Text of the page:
Giacomo CAVEDONE (Sassuolo 1577 - Bologne 1660)
A Man Rowing [recto]; The Head of a Woman, Looking to the Left [verso]
Black chalk, heightened with touches of white chalk, on pale blue-grey paper.The verso in black chalk. A small made-up area near the upper left edge.340 x 262 mm. (13 3/8 x 10 3/8 in.)ENQUIRE
This large and striking study of a male figure is a fine and typical example of Giacomo Cavedone’s bold draughtsmanship. The artist would have been exposed to the practice of making such chalk studies from the posed model at the Carracci academy. Although his biographer Cesare Malvasia notes that Cavedone made a careful study of the works of Annibale Carracci, it is the influence of Ludovico Carracci that is much more evident in the artist’s mature work. Several of Cavedone’s drawings are, in fact, directly inspired by figures in Ludovico’s paintings, and the recto of the present sheet is one such example. This drawing finds its direct source in the boatman in Ludovico Carracci’s painting of The Return from the Flight into Egypt, in a private collection in Bologna, which is generally dated to around 1598-1600. Although at this date the young Cavedone was just embarking on his career as an independent artist, the present sheet is - as Laura Giles has pointed out – a much later work by the artist, who is unlikely to have produced such a forceful drawing as early as 1598. Nevertheless, Cavedone remained closely associated with Ludovico’s studio until the master’s death in 1619, and a number of later drawings by him attest to the continued inspiration of the elder artist. It may be, therefore, that Cavedone drew the recto of this sheet a decade or more after Ludovico’s painting was completed. Alternatively, it may be posited that The Return from the Flight into Egypt is in fact later in date than 1600; indeed, the painting has been dated by Sir Denis Mahon to after 1610 and to c.1612 by Sydney Freedberg, who also related the painting stylistically to Ludovico’s 1612 canvas of The Body of Saint Sebastian Thrown into the Cloaca Maxima in the J. Paul Getty Museum. If Ludovico’s painting of The Return from the Flight into Egypt is in fact a work of c.1610-1612, it may be further supposed that, as one of his chief collaborators at this point, Cavedone could have been tasked by Ludovico with developing the pose of the boatman in the painting; it is interesting to note that there is no known drawing by Ludovico Carracci for any part of the composition.As Laura Giles has noted of such figure studies as this by Cavedone, in comparison with drawings of male nudes by Ludovico Carracci, ‘if more rugged and even clumsy by comparison, Cavedone’s stolid nudes are both more convincing as representations of brute force and more consistently abstract (and austerely so) in character.’ A stylistically comparable drawing of a muscular male figure by Cavedone is in the Uffizi in Florence and another is in the collection of the Nationalmuseum in Stockholm; the latter is a study for an altarpiece of The Temptation of San Anthony, datable to c.1607, in the church of San Benedetto in Bologna.The head on the verso of this drawing is a study, as Giles has pointed out, for the woman holding a candle, with her face half in shadow, in Cavedone’s painting of The Denial of Saint Peter in the Museo Davia Bargellini in Bologna. The painting, whose earlier provenance remains unknown, has been variously dated to between 1616 and 1618 (by Giles and Renato Roli) and c.1625-1626 (by Emilio Negro and Nicosetta Roio). Giles further suggests that the composition of the picture may have been inspired by a lost painting of the subject by Ludovico Carracci recorded by Malvasia, but of which no record of its appearance survives.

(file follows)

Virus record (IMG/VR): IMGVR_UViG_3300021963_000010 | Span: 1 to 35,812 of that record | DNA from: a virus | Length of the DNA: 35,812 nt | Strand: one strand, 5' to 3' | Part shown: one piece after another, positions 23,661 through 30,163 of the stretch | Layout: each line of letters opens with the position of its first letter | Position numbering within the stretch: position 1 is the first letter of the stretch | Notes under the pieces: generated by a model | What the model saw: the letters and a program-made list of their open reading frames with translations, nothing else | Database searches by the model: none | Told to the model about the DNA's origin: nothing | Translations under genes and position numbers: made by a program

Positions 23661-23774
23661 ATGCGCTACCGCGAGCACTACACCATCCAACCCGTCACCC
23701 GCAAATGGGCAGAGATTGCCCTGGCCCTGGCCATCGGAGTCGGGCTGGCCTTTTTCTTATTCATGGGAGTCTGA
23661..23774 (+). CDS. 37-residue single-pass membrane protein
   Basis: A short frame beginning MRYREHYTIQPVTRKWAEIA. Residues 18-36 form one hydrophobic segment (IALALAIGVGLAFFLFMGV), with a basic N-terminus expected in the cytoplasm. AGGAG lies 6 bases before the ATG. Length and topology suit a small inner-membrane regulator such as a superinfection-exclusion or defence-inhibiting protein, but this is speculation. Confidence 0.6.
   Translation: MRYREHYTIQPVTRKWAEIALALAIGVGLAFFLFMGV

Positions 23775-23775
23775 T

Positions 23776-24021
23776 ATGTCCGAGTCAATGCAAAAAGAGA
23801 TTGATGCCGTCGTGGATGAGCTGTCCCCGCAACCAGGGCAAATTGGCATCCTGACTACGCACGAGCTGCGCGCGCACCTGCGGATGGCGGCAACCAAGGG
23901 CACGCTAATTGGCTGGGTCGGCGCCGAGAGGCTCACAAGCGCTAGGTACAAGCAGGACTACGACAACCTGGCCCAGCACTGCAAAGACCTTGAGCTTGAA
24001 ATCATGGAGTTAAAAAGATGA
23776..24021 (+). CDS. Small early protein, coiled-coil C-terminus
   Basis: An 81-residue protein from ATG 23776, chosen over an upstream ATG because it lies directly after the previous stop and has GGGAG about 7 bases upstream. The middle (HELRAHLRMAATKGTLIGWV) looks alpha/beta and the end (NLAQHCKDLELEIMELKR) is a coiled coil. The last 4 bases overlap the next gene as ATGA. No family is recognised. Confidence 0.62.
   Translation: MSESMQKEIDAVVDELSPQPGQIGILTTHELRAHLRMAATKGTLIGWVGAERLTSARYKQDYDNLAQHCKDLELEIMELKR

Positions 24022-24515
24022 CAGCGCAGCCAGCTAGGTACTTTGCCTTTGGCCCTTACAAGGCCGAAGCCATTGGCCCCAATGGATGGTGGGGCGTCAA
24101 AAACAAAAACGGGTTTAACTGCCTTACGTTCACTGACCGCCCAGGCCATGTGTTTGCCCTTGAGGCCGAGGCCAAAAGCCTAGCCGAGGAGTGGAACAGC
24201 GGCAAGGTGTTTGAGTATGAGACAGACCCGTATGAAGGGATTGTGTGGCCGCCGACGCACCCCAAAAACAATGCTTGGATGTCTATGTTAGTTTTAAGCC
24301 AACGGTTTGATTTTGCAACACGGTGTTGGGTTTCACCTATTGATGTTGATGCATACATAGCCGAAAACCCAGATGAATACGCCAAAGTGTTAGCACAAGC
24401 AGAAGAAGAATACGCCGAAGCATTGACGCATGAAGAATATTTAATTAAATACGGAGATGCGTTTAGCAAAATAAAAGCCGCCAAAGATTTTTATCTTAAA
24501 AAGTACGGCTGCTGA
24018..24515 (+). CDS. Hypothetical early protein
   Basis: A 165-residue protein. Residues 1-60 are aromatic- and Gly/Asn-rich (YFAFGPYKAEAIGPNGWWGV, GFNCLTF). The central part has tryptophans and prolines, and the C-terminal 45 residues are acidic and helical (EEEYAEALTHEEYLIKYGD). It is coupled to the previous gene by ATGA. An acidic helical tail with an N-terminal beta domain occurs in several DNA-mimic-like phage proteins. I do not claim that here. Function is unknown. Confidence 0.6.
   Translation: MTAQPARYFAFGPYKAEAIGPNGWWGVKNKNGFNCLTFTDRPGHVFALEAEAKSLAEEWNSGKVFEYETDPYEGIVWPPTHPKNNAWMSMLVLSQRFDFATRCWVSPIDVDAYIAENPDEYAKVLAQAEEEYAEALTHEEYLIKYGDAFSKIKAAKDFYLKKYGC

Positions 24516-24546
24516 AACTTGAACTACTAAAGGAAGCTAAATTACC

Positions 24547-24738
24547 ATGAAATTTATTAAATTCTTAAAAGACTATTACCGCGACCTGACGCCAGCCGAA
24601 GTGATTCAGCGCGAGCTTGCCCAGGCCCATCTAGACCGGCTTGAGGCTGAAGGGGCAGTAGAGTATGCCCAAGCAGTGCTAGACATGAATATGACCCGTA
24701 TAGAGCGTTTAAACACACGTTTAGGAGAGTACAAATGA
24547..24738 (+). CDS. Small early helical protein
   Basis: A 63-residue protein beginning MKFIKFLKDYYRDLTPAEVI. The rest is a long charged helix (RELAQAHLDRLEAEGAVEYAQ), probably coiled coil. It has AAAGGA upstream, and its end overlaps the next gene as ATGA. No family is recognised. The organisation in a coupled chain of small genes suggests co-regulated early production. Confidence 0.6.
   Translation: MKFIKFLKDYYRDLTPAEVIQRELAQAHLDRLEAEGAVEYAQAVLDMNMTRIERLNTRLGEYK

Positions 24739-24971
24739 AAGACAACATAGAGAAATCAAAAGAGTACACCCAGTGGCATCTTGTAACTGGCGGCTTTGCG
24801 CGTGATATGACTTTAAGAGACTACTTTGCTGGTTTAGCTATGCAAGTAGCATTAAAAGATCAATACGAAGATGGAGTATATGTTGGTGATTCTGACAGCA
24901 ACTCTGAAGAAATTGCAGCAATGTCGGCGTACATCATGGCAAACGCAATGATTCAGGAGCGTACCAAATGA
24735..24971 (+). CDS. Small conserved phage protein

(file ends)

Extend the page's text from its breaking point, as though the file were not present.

Anonymous sale, London, Christie’s, 13 December 1984, lot 39Hazlitt, Gooden & Fox, LondonAnonymous sale, New York, Sotheby’s, 12 January 1990, lot 146.